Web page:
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The Daily Cardinal Est. 1892
Saturday, June 22, 2024

Past events show imperatives demanding action in Iraq

As Sept. 11, 2002 approaches, people need to remember what happened to our country a year ago through the inspirational and motivating tales of bravery and courage of those who redefined what it means to be a hero. But beyond that, I hope that people will seek out the more poignant images: those of pain and destruction. We should remember the nausea we felt as we watched footage of passenger filled vehicles colliding into towers of concrete and steel, and civilians leaping out of 110-story buildings because they thought their free fall would give them the best chance of survival. To those who say that we should give Iraq another chance to cooperate, I ask why this tragedy must be repeated before we take action. 

 

 

 

To continue to promote liberty for those who are free, and to those not fortunate enough to be free, our country must eliminate Saddam Hussein's rule. On Sept. 14, 2001, our Congress declared war on terrorism in a remarkable decision, dissented by only one. The people who gave our President approval to use military force are the same people now in office, and they are the same people elected by the citizens of this country. Our Congress specifically gave the President the right to execute war on those he believed were terrorists and on countries he believed to harbor terrorists. This resolution did not, in any way, detail criteria by which terrorists were to be identified, stating only that it was up to the discretion of the President. War has already been declared, partially executed in Afghanistan, and is not yet over. 

 

 

 

Many who oppose any military involvement in Iraq do so largely because they are unsure of how the rest of the world would react to such measures. This is the wrong mentality. Not only is it wrong, it is dangerous and deadly. Simply hoping that problems will go away on their own and a reluctance to remove dangerous leaders is what leads to the loss of freedom. Hitler, as just one example, was allowed to attain power because others refused to act. Yet, didn't everyone at the end of the second World War gather together amongst friends and family with banners and bands, and unite with the phrase, \Never again""?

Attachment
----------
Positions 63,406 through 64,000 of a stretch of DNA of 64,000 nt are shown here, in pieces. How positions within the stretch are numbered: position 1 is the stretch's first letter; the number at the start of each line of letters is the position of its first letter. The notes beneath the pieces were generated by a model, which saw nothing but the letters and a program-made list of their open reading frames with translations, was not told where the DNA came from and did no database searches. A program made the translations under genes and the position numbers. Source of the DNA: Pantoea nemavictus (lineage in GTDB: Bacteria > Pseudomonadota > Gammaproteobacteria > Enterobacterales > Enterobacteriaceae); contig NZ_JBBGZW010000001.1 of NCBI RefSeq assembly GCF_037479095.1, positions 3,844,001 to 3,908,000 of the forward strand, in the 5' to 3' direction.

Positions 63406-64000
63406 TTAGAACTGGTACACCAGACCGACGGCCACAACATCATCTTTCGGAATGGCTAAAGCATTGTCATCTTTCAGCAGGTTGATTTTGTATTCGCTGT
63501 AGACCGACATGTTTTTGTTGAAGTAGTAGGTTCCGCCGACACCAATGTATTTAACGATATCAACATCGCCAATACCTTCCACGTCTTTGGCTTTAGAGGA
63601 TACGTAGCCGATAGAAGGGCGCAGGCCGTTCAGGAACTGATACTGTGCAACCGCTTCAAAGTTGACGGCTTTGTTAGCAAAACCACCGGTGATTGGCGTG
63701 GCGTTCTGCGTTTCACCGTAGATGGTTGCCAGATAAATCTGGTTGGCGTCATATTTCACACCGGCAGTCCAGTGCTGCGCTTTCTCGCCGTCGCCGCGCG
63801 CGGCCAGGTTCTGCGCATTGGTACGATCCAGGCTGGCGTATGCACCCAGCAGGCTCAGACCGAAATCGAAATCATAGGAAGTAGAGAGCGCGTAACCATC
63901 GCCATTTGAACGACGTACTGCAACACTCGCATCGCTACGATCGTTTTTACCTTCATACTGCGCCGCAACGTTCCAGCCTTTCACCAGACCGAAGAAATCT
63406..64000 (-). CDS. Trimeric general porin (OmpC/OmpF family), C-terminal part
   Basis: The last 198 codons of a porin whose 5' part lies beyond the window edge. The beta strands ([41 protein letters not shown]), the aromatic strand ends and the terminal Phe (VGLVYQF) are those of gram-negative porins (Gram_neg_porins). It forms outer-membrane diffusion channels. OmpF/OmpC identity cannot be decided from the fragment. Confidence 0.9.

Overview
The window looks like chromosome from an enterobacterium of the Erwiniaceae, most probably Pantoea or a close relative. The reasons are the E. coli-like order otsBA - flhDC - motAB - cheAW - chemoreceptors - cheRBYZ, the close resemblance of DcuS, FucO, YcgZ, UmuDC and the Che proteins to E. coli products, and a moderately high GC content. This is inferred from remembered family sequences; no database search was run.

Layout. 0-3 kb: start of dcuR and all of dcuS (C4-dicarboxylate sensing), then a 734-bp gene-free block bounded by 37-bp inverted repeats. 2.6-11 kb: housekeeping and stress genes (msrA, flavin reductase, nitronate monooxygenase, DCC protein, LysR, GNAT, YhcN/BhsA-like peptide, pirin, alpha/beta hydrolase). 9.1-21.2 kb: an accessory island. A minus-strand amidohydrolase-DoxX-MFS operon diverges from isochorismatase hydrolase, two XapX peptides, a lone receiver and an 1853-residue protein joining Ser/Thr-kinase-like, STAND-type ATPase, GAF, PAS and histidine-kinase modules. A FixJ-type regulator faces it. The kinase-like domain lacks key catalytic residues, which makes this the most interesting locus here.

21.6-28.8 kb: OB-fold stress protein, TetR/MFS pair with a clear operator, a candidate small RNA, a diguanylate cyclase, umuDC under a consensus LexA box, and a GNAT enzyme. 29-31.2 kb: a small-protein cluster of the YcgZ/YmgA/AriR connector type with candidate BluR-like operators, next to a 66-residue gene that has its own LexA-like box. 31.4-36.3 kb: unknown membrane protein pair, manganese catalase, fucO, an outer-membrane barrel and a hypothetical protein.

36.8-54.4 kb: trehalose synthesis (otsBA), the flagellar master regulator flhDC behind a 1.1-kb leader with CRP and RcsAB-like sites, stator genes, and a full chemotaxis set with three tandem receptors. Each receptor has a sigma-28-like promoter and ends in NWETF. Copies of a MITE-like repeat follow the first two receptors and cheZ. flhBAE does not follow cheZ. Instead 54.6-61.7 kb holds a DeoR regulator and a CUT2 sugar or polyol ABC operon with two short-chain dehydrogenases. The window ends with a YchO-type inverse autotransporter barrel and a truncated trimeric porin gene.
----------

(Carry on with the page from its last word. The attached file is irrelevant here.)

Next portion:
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Despite his complete and total authority to execute the war declared by Congress nearly a year ago, our President said on Wednesday he would again come before the elected representatives of our country and make sure that they are still in support. In this noble display of character and patience, the President, knowing the approval he already possesses, agreed to confirm with the legislature that he does in fact have the support of the nation. By agreeing to their requests, he shows that he is a true leader. 

 

 

 

Hussein, however, is not a true leader. He has shown he will not negotiate and that he is not to be trusted. He has refused to follow regulations set by the United Nations, the same regulations he agreed to following the last Gulf War. These regulations were written for the explicit purpose of denying tools of destruction to Iraq. Yet, he has denied investigators access to his country and facilities for years. And he has spent those years developing incredibly deadly weapons, both chemical and biological, while working on nuclear force. He has shown his willingness to use such weapons on a variety of occasions. He has shown that he will not let his own people be free. He has shown that he is a threat to this country, his country, and the rest of the world. Americans obtained freedom because they fought for it. Over the course of our country's history, brave soldiers have repeatedly risked the termination of their own lives to give us the right to be free. And, when it comes to Iraq, American lives will again be lost, yet on this occasion we can decide where and by whose hand. 

 

 

 

We need to remove Hussein from rule in Iraq because the risks of inaction are too high. How quickly many seem to have forgotten the unsightly details of spilled American blood in our own country. But the unspeakable must be spoken, the unthinkable must be thought and the unimaginable must be imagined, or history will repeat. 

 

 

 

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